To be honest when I arrived, the overriding feeling was tiredness. I got to High Down at 11pm because I’d arrived straight from court. I didn’t have any problems in prison and – it disappoints me to say this – being behind bars wasn’t as bad as I thought it was going to be.
Why was that?
It might have helped that I was mentally prepared for it. I knew the consequences of dealing drugs, I knew what might happen and I had plenty of friends in prison, so I was aware of the risks. On that first morning at High Down, I took two steps out of my cell, looked to my left and saw a mate of mine from school. He showed me the ropes and introduced me to everyone, which made the first week pretty easy. Cans of tuna and shower gel are valuable commodities in jail, and he made sure I had plenty of each.
For the first 14 days I was on ‘basic’, which means you have no access to the radio, no TV time. You’re given the most basic of prison food – it’s literally just you, the toilet and your thoughts. It was probably the first time I’d ever been completely alone to think and the only time I’d ever properly evaluated my life and where it was headed. For the first time, I had a completely clear mind so, in a way, those first couple of weeks were like a reset button. After that, an average day would consist of eating, sleeping and maybe going to the gym. I read an amazing book called Rich Dad, Poor Dad by Robert T. Kiyosaki. I used to ration myself to 20 pages a day so I had something to look forward to. Otherwise, it was just hanging out with the other inmates.
And how were the other inmates?
There are a lot of egos in prison. Some people might have found that hard to handle, but I had grown up and seen violence first hand, so I knew how to deal with that sort of character. I’d spent time with other dealers, with users and junkies, people from all walks of life so I applied the same mentality and tactics to the inmates. You have to know when to assert yourself and when to stand back.
Was it a violent place to be?
I saw a lot of fights... Everything is intensified in prison. if you’re aggressive by nature, that anger gets worse in jail and there are just some unlucky people who get in the way of that. But the violence is largely down to gang culture, which is rife behind bars. You don’t stop being a gang member just because you’ve been arrested, so there are loads of altercations between rival groups.
When did you meet Key4Life?
It was during my sentence when I was working in the Clink, the restaurant run by inmates in Brixton. It’s open to the public and is a great way to meet prisoners, hear their stories and eat some good food. Often charities would come by for lunch and that’s when I met Corey from the charity Key4Life.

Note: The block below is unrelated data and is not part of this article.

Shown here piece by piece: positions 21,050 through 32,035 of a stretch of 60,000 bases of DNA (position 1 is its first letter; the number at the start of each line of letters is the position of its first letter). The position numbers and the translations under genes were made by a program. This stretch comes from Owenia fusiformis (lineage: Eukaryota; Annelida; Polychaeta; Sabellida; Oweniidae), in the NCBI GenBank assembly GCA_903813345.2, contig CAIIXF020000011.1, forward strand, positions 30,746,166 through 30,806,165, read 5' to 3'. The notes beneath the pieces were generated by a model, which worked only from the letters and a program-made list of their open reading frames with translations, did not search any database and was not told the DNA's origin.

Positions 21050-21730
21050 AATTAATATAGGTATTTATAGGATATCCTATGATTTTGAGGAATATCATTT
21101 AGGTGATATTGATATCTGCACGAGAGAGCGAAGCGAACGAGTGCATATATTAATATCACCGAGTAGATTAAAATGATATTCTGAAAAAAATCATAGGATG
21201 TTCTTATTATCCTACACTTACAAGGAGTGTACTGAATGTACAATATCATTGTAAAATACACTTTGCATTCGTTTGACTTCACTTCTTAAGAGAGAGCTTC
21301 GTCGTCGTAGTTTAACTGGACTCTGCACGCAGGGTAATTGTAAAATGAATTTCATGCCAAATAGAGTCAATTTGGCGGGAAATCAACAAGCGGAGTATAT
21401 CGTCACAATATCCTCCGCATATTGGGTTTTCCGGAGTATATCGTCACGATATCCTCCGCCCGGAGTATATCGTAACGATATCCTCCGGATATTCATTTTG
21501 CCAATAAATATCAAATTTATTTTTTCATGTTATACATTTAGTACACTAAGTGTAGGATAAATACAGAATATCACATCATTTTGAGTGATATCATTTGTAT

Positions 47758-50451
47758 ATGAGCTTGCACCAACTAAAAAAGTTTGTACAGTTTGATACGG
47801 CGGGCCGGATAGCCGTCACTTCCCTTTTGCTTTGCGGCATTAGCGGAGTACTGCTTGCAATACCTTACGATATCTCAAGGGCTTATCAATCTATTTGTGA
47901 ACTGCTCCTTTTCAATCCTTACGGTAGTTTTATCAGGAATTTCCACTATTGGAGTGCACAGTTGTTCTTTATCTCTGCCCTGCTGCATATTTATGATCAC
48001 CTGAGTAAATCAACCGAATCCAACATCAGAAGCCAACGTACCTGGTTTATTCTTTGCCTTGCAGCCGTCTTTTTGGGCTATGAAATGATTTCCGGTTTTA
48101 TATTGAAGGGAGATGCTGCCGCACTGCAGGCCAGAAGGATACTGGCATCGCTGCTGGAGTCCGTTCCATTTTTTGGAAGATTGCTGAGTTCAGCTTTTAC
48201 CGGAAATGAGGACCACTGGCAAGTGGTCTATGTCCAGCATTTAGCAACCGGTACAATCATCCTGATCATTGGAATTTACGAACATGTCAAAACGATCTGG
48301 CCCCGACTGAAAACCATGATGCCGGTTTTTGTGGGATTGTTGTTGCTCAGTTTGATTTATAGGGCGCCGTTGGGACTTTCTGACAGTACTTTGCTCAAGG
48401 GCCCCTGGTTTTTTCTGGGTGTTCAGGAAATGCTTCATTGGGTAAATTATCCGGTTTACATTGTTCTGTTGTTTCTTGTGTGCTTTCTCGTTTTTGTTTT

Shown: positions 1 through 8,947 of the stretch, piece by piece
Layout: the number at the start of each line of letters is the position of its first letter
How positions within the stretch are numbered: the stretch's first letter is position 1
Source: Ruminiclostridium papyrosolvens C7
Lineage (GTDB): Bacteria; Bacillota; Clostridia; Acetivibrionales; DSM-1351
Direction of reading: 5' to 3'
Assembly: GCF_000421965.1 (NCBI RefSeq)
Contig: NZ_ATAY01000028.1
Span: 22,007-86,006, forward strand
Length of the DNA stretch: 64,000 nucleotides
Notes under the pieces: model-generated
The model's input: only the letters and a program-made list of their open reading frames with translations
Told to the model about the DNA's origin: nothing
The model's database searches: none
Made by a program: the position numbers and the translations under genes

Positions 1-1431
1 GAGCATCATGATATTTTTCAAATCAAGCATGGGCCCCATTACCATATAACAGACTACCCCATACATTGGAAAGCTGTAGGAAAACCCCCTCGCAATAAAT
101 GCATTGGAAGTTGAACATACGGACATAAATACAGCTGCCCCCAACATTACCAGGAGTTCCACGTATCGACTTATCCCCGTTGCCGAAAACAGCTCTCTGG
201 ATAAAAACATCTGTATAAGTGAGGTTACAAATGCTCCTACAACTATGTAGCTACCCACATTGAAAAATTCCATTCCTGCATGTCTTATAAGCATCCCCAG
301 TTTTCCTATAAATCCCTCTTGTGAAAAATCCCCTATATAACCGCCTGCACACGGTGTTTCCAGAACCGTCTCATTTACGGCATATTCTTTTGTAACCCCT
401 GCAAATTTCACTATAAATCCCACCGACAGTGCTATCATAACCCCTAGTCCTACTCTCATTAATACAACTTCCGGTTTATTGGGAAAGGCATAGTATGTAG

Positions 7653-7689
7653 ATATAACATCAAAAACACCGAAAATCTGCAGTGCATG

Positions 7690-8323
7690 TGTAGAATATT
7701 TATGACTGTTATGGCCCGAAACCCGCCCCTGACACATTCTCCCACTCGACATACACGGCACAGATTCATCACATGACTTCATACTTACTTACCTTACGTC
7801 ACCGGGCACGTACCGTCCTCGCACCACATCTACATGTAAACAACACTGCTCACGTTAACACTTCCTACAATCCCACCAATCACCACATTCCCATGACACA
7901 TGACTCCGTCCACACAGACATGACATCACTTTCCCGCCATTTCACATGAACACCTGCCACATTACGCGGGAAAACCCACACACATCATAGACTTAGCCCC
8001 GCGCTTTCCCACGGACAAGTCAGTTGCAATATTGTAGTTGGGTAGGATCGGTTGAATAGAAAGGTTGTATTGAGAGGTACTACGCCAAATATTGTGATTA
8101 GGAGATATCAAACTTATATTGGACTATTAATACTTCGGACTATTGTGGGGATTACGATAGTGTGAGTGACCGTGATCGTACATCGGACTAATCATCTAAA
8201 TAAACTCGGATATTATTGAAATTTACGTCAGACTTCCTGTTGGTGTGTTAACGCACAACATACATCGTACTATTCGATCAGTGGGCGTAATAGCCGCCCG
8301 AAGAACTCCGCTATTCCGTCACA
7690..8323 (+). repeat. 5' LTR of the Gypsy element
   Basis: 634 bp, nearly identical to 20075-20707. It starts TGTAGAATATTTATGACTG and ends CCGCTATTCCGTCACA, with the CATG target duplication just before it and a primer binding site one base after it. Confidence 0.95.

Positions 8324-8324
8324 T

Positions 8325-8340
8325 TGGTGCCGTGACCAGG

What made you want to sign up?
What struck me as cool about them was their attitude. They weren’t choking us with information about why their charity was so great and it was represented by like-minded people – guys who’d grown up where I’d grown up. My next-door cellmate was on a Key4Life course, and he was really complimentary about them. I wasn’t able to sign up for that particular course because I only had a few months left but, as soon as my sentence was up, I got in touch.
Were you worried about getting back to dealing?
Really worried. Prison makes you a better criminal. It also numbs your emotions. I definitely have less affection for people now and feel hardened by my prison experience. Put that together with the simple fact that prison introduced me to some serious criminals – the type of people I would never have met on the outside – and the risk of reoffending is high.
How has Key4Life helped you avoid that risk?
It puts serving cons through a rehabilitation programme that allows them to experience work environments. I didn’t have a job until I went to prison – my first ever job was at the Clink so when I signed up with Key4Life, it was the first time somebody had offered me support in that way. Through their mentor scheme I’ve done a property placement with Landsec which was an amazing experience and completed a placement at SLMan, which has really opened my eyes to a more creative career. The success of the charity is down to it's team, its mentors and to companies like Landsec and SLMan giving guys like me who grew up without as many opportunities as others, a chance.
How do you see your time as a dealer now?
I look back and think how lucky I was to get caught when I did. If I hadn’t been arrested, then I’m not sure where I would be today. Maybe I’d be dead, but I don’t know what I would have done differently given the chance. You have to understand that I had no one and nothing, and realised early on that I had to make my own way. Dealing drugs was an easy way to make fast money, and it was something everyone was doing.
What would you say to anyone in that position today?
Kids in the situation I was in need to be spoken to by someone who has experienced the drug scene and lived to tell the tale. They need to hear first hand that it’s not glamorous and, even if it feels like it, it’s not the only option. The drug trade doesn’t have a happy ending. There are only three ways it can go: you become a junkie, you’re arrested or you’re killed. Kids need to hear that from someone who has been there...
And what is next for you?
I’d like to stay in touch with SLMan and hopefully a career in modelling.
To find out more about Key4Life, and how your business could get involved, visit Key4Life.org.uk
To work with Maiya, contact him @PreachFiasco